Tuesday, 21 June 2016

PoliticalSpeak: health inequalities in Europe

Will staying in the EU reduce health inequality across Europe? #MSBlog #Brexit #Bremain #PoliticalSpeak

"As we approach Bremain, or Brexit, it is worth pondering the EU from the perspective of a patient. The study below highlights the inequality in prescribing of biological therapies for chronic inflammatory conditions; in the case below the example is rheumatological diseases. I always thought inequality in prescribing of expensive biological therapies was linked to per capita income. This study shows that in Eastern Europe this is not the case and based on similar data in relation to MS DMTs it is not closely linked to GDP. For example, the UK is near the bottom of most EU MS DMT league tables. Therefore inequality in prescribing, must be driven by local and cultural factors, for example the slow adoption of innovations. In the era when most people with a chronic disease have information at their fingertips via the internet it should come as no surprise that access to expensive therapies across the border is a potential incentive for EU migration. I sincerely hope after the UK votes to stay in the EU on Thursday we get the MEPs to address health inequality across our continent. If we exit the EU we will almost certainly remain at the bottom of the MS DMT league tables. A commitment to improve the lives of people with chronic diseases, and address healthcare inequalities, including MS, is something I would expect from the EU. I doubt these issues would be a major priority outside the EU."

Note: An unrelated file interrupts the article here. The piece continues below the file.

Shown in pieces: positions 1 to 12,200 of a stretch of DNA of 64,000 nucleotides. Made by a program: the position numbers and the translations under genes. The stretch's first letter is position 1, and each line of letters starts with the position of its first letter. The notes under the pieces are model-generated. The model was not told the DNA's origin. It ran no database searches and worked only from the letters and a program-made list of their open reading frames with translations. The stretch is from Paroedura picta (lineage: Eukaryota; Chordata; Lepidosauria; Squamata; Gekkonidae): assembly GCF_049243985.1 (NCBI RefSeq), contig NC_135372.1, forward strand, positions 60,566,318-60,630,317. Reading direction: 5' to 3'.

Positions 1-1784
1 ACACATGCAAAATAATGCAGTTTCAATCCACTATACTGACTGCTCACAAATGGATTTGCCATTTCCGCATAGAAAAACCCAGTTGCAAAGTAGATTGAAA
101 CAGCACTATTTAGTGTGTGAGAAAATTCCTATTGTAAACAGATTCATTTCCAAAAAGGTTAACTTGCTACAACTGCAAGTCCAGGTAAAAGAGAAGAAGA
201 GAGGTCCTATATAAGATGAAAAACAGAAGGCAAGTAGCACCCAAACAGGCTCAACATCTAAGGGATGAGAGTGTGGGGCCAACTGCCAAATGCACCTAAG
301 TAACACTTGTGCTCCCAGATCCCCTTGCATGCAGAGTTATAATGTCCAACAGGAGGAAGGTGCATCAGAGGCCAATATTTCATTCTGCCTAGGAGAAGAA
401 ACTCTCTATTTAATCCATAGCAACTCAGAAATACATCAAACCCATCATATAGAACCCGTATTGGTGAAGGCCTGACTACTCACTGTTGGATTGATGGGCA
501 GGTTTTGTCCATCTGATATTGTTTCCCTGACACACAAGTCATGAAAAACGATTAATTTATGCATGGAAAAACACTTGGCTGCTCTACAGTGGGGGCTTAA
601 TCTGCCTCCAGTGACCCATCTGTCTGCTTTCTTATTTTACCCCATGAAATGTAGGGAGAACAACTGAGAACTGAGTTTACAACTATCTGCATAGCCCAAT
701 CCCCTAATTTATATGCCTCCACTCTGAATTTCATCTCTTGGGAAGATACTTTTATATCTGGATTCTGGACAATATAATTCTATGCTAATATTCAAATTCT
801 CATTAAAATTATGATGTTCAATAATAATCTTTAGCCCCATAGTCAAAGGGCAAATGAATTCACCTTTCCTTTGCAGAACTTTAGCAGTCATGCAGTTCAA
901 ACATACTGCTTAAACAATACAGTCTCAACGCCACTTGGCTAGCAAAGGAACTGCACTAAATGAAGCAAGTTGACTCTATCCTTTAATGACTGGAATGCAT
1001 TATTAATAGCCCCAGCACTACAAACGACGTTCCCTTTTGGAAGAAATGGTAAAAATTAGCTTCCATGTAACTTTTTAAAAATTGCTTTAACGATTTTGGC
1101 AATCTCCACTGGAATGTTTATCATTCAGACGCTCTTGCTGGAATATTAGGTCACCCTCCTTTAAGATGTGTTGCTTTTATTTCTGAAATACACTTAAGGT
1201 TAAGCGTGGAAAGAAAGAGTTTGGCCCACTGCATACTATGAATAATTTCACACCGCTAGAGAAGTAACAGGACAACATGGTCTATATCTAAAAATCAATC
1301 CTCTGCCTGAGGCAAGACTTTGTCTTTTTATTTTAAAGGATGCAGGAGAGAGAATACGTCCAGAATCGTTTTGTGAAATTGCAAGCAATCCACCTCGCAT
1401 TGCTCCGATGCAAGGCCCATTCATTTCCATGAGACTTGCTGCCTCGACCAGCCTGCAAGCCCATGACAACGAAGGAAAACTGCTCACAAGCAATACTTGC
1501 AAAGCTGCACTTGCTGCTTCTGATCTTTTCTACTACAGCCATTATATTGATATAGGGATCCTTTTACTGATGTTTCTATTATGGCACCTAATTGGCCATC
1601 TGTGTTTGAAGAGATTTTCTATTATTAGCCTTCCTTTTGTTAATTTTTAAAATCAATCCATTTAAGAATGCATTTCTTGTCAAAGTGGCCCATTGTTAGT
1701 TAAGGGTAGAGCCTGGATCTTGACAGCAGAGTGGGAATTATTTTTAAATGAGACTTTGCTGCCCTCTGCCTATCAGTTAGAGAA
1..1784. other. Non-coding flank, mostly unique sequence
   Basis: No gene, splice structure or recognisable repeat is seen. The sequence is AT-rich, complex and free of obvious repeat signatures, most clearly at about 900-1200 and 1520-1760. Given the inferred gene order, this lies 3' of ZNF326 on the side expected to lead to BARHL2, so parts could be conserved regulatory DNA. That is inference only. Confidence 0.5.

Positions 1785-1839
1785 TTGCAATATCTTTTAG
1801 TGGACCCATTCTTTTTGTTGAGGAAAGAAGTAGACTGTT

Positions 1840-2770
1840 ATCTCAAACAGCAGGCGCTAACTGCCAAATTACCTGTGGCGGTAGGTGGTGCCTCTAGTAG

Background: Biological agents revolutionised the treatment of chronic inflammatory diseases such as rheumatoid arthritis (RA), ankylosing spondylitis (AS), psoriatic arthritis (PsA) as well as Crohn's disease (CD), ulcerative colitis (UC) and psoriasis. RA studies highlighted that uptake of biologic drugs varies strongly across Europe and the income of a country is considered as a major determinant factor for usage. It has been found that access to biologics in RA—expressed as a composite score of availability, affordability and acceptability—showed a strong positive correlation with gross domestic product (GDP)/capita (r=0.86) in Europe. Much less is known on this topic in AS, PsA and the other three inflammatory diseases.

Methods: We analysed real-world biologic usage data and their relationships with GDP/capita in the six inflammatory conditions in Bulgaria, the Czech Republic, Hungary, Poland, Romania and Slovakia. According to our previous literature search, there is no precise and comparable country-specific prevalence data in this region.Therefore, we estimated the biologic treatment rates per 100 000 inhabitants.

Results: Considering the total of six diagnoses, we found only moderate positive correlation (r=0.34, p=0.506) between biologic usage and GDP/capita levels. An approximately eightfold difference in treatment rate was observed between Hungary and Poland despite their almost identical GDP/capita. Similar treatment rates were found in Romania and the Czech Republic, in contrast to the over twice as high GDP/capita of the latter.

Conclusions: Overall, inequity in access to biologics is apparent and can be observed in rheumatology. Although our analyses were performed in Central and Eastern Europe, we assume that similar inequities might occur in other European regions as well.

1 comment:

  1. I've had MS for years and I now have Eastern European Physiotherapists. I couldn't wish for kinder, helpful people. I don't care where they come from, it's their skills and compassion that matters. I hope we stay in.

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